The method involves a tiny incision in the armpit. An endoscopy balloon is inserted through that incision and inflated, and this creates a space in the chest and neck area. Two additional small cuts are made in the armpit for insertion of the small camera and surgical instruments that will allow for viewing and removing the nodule or thyroid lobe.
Conventional thyroid surgery typically requires a fairly long incision -- as much as 4 to 6 inches or more -- across the neck area. While doctors are usually careful to make the incision in a fold in the neck, the scar is often visible for quite a bit of time after the surgery, until it heals and recedes into the fold.
The underarm endoscopic surgery, involves very little bleeding, minimal incisions, and no visible scars in the neck.
Considering that a large number of goitre patients needing surgery are young and middle-aged women, there is a major role for endoscopic surgery in the management of this disease, said one Indian surgeon.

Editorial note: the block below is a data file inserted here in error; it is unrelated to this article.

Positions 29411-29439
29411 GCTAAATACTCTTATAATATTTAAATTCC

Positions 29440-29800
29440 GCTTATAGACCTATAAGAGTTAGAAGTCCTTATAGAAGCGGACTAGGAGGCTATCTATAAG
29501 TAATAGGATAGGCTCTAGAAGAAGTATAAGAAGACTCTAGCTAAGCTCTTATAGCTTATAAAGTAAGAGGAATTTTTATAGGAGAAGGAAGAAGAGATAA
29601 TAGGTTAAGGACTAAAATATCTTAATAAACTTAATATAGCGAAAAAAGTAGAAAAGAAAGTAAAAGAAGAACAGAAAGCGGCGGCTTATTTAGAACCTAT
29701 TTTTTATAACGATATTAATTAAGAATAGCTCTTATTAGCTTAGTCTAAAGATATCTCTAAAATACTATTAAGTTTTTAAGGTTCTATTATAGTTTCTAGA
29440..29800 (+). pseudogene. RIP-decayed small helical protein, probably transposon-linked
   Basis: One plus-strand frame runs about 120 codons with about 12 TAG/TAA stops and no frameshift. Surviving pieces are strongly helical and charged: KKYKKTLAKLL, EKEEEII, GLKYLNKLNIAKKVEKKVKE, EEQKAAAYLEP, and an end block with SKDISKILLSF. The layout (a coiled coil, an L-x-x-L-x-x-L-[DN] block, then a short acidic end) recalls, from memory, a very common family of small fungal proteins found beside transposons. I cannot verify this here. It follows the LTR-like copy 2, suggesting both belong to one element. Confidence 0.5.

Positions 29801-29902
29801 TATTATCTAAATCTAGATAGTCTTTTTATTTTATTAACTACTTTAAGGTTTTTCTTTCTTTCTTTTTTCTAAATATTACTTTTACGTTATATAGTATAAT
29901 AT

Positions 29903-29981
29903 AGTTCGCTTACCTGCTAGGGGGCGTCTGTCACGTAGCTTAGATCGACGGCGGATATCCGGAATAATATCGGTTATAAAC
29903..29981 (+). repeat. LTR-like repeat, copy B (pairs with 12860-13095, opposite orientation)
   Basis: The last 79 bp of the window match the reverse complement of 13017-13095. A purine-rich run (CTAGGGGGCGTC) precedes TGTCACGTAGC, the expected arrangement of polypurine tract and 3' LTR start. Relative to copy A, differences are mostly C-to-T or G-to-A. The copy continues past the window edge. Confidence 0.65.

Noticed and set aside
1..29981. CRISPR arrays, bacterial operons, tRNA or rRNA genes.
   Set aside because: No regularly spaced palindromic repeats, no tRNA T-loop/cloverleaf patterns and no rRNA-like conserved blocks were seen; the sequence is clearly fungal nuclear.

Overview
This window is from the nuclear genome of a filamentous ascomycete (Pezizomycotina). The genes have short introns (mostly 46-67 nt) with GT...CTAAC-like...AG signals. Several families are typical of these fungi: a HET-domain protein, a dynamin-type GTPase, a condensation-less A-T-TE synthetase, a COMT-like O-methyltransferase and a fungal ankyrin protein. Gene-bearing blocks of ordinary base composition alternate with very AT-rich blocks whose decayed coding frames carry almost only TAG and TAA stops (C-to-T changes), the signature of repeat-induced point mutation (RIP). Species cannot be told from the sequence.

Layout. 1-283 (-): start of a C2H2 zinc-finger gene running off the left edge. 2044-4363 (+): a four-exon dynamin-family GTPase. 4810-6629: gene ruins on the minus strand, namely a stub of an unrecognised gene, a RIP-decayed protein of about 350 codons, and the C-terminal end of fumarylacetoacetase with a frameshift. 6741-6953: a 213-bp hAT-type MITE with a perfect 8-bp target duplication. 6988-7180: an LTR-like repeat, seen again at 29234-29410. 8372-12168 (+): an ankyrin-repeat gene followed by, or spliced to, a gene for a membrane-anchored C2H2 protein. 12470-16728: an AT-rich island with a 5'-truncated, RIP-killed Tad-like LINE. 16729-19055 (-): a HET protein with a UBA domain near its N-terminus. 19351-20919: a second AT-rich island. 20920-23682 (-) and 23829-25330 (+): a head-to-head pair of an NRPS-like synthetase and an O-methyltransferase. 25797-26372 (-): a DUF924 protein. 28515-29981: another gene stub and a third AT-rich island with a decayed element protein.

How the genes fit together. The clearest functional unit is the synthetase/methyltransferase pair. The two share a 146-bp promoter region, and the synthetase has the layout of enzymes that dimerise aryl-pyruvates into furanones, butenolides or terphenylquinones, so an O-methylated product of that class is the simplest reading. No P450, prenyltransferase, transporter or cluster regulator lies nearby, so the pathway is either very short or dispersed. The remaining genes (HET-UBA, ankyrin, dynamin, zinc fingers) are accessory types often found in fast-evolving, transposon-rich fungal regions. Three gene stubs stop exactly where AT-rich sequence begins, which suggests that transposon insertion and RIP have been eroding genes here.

In India, a country that has a high rate of thyroid disease due to iodine deficiency and endemic goiter, the approach is mainly being used for nodules and goiter, and primarily for removal of only part of the thyroid. Smaller glands are better candidates for this surgery as well.
The surgery is gaining popularity in other parts of the world as well, primarily for removal of benign nodules.
Other endoscopic approaches to thyroid surgery include the "breast approach" and "chest approach."
Experts are still looking at whether endoscopic axillary thyroidectomy is effective for total thyroidectomy -- removal of the entire thyroid gland.